Sunday, April 6, 2014

City woods

In about...ten days (big gamble) these native spring ephemerals - trout lilies (Erythronium americanum) - will be lovely.

And in about... one week (licks lips) these highly invasive Japanese knotweed (Polygonum cuspidatum) will be ready to snip. The early red colour gives way to a lightly freckled bright green.

Below - all those dead upright sticks? This is a Japanese knotweed forest. And the tall canes from last year tell me it was not sprayed. It's basically out of control.

 Mertensia virginica, Virginia bluebells. The truest blue. Delectable young leaves. But I'll leave these alone. You see the lesser celandine (fig buttercup) hugging its feet? Terrible invasive weed, and the woods were carpeted with it. Ficaria verna, though I find it hard to remember that it is no longer called Ranunculus ficaria.

Moss, reproducing in a hurry.

Ha! A northern flicker. Back of. Very hard to get the front. A woodpecker, but often on the ground.

The leaves beyond the northern flicker were all growing with their feet in damp soil and sometimes in running water. I don't know water hemlock at this early stage of growth, but I think that might be it. Famously poisonous. There were lots of dead, cut down stems from last year lying about, about five feet tall.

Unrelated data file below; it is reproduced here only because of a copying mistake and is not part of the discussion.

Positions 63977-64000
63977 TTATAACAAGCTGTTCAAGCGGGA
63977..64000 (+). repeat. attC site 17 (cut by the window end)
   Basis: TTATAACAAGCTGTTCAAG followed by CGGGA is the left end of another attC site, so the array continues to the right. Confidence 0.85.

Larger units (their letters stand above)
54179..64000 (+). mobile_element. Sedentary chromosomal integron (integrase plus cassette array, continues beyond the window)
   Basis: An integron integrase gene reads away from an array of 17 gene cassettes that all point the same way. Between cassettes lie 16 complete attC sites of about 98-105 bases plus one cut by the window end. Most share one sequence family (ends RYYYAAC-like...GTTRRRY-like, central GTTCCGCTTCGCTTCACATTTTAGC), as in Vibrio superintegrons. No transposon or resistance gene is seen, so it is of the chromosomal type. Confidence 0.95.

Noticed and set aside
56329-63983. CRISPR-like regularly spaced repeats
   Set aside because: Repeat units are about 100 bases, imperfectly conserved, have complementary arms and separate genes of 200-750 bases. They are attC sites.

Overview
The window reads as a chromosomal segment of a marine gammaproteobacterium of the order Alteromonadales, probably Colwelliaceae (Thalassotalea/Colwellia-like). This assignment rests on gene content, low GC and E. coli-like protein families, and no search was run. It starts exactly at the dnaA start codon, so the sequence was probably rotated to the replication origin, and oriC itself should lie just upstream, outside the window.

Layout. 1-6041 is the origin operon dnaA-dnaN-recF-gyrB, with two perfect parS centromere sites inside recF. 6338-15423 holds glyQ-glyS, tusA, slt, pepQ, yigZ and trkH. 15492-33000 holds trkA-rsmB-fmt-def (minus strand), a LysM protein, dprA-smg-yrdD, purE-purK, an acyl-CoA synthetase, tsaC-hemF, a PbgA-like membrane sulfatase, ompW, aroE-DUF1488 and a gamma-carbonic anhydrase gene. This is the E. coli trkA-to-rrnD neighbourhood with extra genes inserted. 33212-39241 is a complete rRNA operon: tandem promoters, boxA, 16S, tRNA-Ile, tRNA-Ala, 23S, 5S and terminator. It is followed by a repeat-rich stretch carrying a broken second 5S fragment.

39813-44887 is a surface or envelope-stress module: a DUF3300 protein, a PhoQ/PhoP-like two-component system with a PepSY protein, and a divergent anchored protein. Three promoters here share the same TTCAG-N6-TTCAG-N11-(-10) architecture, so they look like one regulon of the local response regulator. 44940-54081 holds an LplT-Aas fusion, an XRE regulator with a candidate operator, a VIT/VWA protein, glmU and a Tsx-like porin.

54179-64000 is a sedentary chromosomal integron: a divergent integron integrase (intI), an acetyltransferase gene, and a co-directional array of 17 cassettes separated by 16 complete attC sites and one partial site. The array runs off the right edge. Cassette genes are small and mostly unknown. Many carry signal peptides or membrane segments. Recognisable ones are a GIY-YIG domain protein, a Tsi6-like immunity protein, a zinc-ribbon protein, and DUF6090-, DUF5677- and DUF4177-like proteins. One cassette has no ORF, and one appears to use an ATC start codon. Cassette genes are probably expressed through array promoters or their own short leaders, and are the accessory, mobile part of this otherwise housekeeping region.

Trees are just beginning to break bud.

And I heard a wood thrush sing.

[See comments. Apparently I heard a hermit thrush sing!]


  1. How beautiful to see the woods and the wild places of New York wake up. In some cases, explode into new life. Down here, at the bottom of Africa, everything is slowly going to sleep and then the mercury hits 30 (C) and up we go again - until tomorrow and it starts all over again. Who would be a plant during climate change ?

  2. We have flickers here as well as regular woodpeckers. I often hear the woodpeckers at work on phone poles when I'm out walking the dog Oh and robins, wrens, chickadees jays..the music of spring.

  3. What a walk you must have had!

    When I cleaned out my big front bed last fall, i carefully took out every single piece of Ficaria verna (i liked it better when it's name was Ranunculus facaria!) and i this spring i have twice as much as last year - invasive, indeed. Fear i must resort to spraying it this year. Hate to do that, but clearly i spread as much as i cleaned. So pretty, so bad. aargh!

  4. I wish I was close enough to go on one of your walks. I bet you make a great guide to wilds of Manhattan!

    [I couldn't take anymore of the polar vortex! So, just back from 3 weeks in Europe, where it had been a mild winter and spring was well advanced. I got to spend some time in a botanical garden that was begun in 1543 (in Pisa). It had living trees that were planted in 1787.]

    Btw I think your wood thrush is a hermit thrush (catharus guttatus).


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